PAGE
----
If you want to draw in a pdf presentation, Xournal is looking pretty good. You can turn off the toolbars as shown here: http://sourceforge.net/p/xournal/feature-requests/75/
It would be nice if we could use the gnome screencasting tool for this, but it doesn't record audio by default. While you can make it do so, there are issues with getting it to stop recording audio. In the end you end up with a continuously growing file even though you've stopped recording.
I had little luck with Istanbul. While it sort of worked, I had issues getting it to stop recording (clicking on the button in the gnome tray produced nothing) a lot of the time.
I also had little luck with recordmydesktop. While it recorded fine, and eventually stopped when asked to, it didn't record sound. You can probably sort that out without too much effort, but yesterday I had to quickly whip together a couple of screencasts for a class I'm teaching, and playing with sound can be an easy way of wasting an afternoon.
In my case I had to narrate a couple of .ps slides I'd prepared with latex.
I went for something less elegant, but which was quick and easy to get started with: gnome screencasting + audacity. I'm in no way the first person to use this, but here's what I did:
0. First install audacity, ffmpeg etc.
I suggest install the newer version of ffmpeg already from the beginning. See step six below to see how to get the newer version via the deb-multimedia repos.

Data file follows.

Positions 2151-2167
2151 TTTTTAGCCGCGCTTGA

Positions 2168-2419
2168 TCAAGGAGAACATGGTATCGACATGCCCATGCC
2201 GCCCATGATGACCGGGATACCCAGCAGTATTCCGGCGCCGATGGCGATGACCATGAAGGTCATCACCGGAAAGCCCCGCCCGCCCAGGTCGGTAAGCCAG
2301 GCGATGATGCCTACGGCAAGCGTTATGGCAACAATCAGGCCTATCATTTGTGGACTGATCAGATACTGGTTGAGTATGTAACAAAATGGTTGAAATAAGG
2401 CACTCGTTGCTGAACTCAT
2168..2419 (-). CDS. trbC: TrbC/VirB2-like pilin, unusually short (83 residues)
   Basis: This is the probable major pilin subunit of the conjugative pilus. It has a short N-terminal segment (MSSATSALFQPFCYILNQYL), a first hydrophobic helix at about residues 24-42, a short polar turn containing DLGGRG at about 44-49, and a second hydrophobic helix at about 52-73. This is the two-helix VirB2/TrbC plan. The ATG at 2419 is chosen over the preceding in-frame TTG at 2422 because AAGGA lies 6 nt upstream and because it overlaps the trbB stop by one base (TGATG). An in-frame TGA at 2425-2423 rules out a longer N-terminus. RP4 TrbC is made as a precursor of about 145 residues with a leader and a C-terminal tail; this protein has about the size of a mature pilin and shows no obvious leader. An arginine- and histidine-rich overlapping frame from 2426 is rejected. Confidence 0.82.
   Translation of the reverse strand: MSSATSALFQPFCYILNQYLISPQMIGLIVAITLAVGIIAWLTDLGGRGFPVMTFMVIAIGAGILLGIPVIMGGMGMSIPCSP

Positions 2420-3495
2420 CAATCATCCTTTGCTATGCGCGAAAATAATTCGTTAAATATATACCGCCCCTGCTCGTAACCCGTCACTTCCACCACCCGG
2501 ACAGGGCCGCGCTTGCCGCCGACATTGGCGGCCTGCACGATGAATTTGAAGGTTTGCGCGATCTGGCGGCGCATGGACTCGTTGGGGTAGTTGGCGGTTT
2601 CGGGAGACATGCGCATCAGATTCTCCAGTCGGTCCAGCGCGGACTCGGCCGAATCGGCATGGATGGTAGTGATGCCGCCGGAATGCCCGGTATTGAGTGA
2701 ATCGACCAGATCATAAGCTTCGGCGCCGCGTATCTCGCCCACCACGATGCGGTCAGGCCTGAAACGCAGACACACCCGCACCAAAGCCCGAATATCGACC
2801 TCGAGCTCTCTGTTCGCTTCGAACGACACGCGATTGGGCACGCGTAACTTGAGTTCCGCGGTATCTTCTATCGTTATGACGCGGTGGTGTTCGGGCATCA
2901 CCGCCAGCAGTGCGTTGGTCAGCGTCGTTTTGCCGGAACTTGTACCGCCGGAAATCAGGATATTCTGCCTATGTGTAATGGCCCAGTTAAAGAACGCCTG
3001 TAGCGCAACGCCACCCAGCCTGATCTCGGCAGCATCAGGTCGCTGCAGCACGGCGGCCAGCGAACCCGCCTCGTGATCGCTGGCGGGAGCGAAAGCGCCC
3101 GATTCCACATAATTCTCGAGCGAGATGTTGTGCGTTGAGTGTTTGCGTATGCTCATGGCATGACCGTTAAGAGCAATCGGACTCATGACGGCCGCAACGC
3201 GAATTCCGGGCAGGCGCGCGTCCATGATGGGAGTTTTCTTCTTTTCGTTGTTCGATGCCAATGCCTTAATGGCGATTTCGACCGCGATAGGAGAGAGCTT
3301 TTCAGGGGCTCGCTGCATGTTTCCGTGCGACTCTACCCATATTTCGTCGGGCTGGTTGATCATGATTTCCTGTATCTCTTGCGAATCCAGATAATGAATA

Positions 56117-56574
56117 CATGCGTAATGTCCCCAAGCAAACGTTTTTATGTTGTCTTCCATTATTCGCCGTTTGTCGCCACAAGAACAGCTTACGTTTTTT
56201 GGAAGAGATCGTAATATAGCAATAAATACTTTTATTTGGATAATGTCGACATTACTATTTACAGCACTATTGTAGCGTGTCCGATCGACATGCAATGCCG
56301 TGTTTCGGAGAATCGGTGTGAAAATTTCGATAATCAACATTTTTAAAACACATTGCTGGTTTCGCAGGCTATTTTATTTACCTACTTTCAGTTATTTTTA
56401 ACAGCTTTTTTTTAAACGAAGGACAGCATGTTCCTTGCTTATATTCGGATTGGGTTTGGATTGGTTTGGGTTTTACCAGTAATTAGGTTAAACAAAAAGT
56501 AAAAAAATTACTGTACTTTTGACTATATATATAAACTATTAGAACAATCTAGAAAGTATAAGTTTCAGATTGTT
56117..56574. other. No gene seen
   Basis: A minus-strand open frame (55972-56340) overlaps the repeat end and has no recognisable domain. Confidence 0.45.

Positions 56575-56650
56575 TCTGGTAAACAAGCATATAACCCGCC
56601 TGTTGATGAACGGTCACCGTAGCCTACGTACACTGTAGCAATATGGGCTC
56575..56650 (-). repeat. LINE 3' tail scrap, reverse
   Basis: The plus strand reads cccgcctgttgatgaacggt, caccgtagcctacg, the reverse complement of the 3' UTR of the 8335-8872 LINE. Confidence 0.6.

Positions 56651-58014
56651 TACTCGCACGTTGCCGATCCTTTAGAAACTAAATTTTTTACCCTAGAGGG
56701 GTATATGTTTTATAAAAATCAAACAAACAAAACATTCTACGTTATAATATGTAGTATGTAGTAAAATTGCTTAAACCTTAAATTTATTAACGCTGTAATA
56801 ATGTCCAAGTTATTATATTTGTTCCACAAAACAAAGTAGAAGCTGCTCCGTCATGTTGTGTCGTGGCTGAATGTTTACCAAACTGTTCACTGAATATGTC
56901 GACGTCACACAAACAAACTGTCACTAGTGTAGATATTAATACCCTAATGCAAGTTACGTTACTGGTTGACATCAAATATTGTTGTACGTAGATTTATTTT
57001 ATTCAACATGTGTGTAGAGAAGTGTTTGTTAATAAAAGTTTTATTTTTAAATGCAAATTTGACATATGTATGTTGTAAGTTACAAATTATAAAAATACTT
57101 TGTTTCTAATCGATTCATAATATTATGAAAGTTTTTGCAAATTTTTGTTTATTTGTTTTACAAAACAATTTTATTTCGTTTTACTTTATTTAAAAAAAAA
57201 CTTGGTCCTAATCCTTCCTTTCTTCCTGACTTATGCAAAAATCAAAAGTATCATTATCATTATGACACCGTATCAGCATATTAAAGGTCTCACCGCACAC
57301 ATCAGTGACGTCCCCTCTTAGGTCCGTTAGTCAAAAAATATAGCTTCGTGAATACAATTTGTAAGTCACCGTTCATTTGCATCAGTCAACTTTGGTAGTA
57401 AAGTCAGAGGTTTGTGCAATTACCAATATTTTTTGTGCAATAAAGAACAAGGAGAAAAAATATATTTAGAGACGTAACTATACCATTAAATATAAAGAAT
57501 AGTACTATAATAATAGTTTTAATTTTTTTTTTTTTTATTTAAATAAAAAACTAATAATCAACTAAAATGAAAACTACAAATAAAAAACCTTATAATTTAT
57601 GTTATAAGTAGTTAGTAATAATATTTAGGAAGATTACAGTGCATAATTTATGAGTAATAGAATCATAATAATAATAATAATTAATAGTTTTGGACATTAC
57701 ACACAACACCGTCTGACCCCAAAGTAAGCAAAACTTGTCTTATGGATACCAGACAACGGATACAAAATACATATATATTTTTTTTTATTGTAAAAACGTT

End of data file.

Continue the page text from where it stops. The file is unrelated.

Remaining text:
1. Start audacity. Presuming you have your microphone configured and everything, you should be ready to hit record (you might want to set audacity to record mono rather than stereo to save space). Don't do anything at this point though.
2. Open you pdf or ps presentation in evince in another workspace and put it in presentation mode (F5 in evince)
3. Ready? Hit the record button in audacity and switch workspaces. Hit Alt+Ctrl+Shift +R to start recording the screen actions
I find it a lot easier to edit sound files than video, so I'd rather have audacity run a bit longer than the video and edit it afterwards.
4. Once you are done, stop the screen recording with Alt+Shift+Ctrl+R, switch back to Audacity and stop the recording. Re-touch your audio in audacity (e.g. trim the beginning and end to match the video), and go to file/export to save it as e.g. wav.
5. Combine sound and video
Merge your screencast (which is in webm format) with your audio:
ffmpeg -i example.wav -i example.webm merged.webm
It takes a while. You can run this in parallel, e.g.
ffmpeg -threads 8 -i example.wav -i example.webm merged.webm
At any rate, you now have a .webm file with sound and video -- this is a format that's handled by html 5, so it should be ok.
If you want to edit the video before merging with audio you can also use OpenShot to e.g. split off the end of the video. I never had much luck with pitivi.
If you know exactly where to cut you can do it very easily with ffmpeg:
ffmpeg -i example.webm -vcodec copy -acodec copy -ss 00:00:00 -t 00:11:39 example_chop.webm
Also, without confirming it, I think the newer versions of ffmpeg automatically run as multi-threaded, whereas the older ones just launch a single thread. Experiment and find out.
6. To make an flv file
To do this successfully I had to use ffmpeg version (1.0.7) in the deb-multimedia repository -- the ffmpeg version (0.8.6) in the wheezy repos is too old. You can use the newer one by adding this to your /etc/apt/sources.list,
followed by runningdeb http://www.deb-multimedia.org wheezy main non-free
sudo apt-get update sudo apt-get install deb-multimedia-keyring sudo apt-get upgrade && sudo apt-get install ffmpeg
Finally, convert to flv using
ffmpeg -i merged.webm -vcodec libx264 example.flv